• Push the team to be courageous. Believe in people more than they believe in themselves. Push them to be more courageous.
  • Be yourself. Bring your whole self / identity to your work.

Bill Campbell — On Teams

Bill’s guiding principle was that the team is paramount, and the most important thing he looked for and expected in people was a “team-first” attitude. Your employees must place the needs of the team above the needs of themselves.

  • Work the team, then the problem. When faced with a problem, get the team right in place first. They’ll solve the problem.
  • Pick the right players. Value potential more than experience.
  • Pair people on projects or decisions (varies the team chemistry).
  • Value diversity. Winning teams have more women.
  • Solve the biggest problem first, the “elephant in the room”
  • Air the negative issues, but don’t dwell on them. Move on as fast as possible.
  • When things go bad, leaders need even more loyalty, commitment, and decisiveness from their leaders.
  • Leading teams becomes a lot more joyful, and the people more effective, when you care about the people.

Bill Campbell — On Love

To be a great leader, you must love people. Leaders who truly care and understand people’s lives outside of work have better relationships.

  • Understand people’s lives outside of work. Their families, their lives. When things get rough, show up.
  • Cheer for people and their success.
  • Build communities. Teams are stronger when people are connected.
  • Be generous with your time, connections, and resourcdes for helping people.
  • Love founders. They have passion and vision for the company.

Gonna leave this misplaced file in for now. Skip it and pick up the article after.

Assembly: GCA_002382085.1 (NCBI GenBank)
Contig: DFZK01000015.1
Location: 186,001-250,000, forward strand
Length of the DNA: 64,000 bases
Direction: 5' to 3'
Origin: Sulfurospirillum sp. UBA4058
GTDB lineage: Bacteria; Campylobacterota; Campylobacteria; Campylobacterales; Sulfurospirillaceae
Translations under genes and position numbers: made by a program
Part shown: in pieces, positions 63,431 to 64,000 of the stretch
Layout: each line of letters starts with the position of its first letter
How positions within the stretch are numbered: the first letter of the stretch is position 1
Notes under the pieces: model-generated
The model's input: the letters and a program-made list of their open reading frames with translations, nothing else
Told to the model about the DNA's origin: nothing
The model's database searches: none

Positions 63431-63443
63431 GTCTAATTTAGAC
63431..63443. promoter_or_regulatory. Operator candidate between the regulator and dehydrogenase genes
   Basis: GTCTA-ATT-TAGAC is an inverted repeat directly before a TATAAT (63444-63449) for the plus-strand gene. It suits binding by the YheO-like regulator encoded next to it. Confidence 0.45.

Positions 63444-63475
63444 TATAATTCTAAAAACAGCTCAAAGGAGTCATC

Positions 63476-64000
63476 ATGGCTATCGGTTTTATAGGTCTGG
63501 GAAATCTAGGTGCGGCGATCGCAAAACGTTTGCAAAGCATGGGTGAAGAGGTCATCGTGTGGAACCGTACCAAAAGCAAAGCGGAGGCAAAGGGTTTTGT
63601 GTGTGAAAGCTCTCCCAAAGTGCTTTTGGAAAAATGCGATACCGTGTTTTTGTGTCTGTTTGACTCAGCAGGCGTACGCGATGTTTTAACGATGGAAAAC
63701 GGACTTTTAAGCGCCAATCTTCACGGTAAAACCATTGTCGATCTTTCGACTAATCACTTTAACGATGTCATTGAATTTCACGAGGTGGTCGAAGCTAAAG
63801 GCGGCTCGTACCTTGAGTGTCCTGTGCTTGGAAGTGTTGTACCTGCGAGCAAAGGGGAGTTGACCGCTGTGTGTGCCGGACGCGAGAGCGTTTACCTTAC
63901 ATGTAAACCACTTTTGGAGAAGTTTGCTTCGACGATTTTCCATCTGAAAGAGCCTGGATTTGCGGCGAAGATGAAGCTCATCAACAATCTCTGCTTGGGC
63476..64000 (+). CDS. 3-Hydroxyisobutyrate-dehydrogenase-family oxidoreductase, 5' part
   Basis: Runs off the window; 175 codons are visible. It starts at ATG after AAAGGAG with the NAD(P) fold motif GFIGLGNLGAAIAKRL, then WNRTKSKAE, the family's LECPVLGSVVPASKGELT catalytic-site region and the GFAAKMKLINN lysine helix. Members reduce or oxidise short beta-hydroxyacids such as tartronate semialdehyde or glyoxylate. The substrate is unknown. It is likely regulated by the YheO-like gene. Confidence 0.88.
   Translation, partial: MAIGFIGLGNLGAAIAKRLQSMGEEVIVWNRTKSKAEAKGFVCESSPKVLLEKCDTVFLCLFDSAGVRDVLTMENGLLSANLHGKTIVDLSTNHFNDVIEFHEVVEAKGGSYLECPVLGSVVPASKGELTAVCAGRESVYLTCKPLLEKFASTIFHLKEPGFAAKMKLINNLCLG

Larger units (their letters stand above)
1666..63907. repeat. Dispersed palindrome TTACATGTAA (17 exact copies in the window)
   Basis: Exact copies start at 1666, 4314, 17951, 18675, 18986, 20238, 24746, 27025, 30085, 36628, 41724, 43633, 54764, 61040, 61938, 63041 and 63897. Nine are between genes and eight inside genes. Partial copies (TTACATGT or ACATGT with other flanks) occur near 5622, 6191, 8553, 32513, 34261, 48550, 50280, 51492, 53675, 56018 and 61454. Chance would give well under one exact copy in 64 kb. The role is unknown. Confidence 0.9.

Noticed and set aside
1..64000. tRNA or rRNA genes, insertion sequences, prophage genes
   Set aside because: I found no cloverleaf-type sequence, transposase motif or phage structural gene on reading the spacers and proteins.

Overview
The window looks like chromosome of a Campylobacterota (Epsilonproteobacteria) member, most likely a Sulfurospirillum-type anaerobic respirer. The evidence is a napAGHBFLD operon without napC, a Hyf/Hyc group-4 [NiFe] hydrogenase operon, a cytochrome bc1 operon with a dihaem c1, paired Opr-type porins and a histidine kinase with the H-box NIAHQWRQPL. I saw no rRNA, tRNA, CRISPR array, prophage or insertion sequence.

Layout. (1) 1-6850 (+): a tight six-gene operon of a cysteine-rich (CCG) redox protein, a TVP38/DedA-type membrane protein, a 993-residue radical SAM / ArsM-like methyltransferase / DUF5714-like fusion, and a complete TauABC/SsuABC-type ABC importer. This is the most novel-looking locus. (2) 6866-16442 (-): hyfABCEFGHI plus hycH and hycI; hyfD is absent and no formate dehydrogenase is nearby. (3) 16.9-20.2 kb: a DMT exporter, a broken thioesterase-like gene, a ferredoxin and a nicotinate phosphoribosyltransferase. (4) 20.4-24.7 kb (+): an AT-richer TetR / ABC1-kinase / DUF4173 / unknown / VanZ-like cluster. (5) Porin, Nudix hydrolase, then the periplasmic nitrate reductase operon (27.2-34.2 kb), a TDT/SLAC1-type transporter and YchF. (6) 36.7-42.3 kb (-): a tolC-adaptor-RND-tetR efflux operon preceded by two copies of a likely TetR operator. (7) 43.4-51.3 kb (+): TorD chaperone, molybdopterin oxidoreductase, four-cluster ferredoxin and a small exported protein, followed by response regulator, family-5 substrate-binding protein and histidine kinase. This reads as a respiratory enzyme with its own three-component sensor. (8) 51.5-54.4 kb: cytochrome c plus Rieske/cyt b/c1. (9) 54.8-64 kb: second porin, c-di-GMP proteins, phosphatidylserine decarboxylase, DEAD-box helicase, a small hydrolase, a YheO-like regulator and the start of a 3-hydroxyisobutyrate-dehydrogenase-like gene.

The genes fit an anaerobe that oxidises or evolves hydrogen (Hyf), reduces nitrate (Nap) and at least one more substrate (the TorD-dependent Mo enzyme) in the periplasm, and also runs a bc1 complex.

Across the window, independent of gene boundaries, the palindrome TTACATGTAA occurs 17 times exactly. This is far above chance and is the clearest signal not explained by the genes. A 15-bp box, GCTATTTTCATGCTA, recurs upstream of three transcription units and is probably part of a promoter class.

Bill Campbell — On Success

How do you measure success? Money? Bill measured success by how many people he helped. I’ll just quote the book’s final page:

“When asked about his habit of eschewing compensation, Bill would say that he had a different way of measuring his impact, his own kind of yardstick. I look at all the people who’ve worked for me or who I’ve helped in some way, he would say, and I count up how many are great leaders now. That’s how I measure success.”

Building leaders is how Bill measured success.

Book Review

The book read like a half eulogy / half managment book. I thought it did a good job of mixing just enough of Bill’s personal life to provide background and context without losing focus on the leadership traits that made him successful. It felt glowing and long winded at times — but it wasn’t boring. The stories were great, the examples were meaningful, and it ultimately tied back to the broader essence of what made Bill successful.

There are a lot of take aways, especially for managers. How to hire, lead, act, conduct meetings, give feedback, and coach. Also, all the values you should have — hustle, honestly, love, passion, drive, etc.

Still, the entire book can really be simplified to a single commandment:

Love your neighbor as yourself

As the Bible says, we are here to “love your neighbor as yourself”. If there is one thing that you could take away from this book — this is it. This is what Bill did. You should too. If you do, you’ll build great relationships, productive teams, and be an outstanding leader.



Damon Allison

Hi there, I’m Damon. I’m a software engineer from Minneapolis, MN. I’m into writing code, an occasional blog post, running marathons, and caffeine.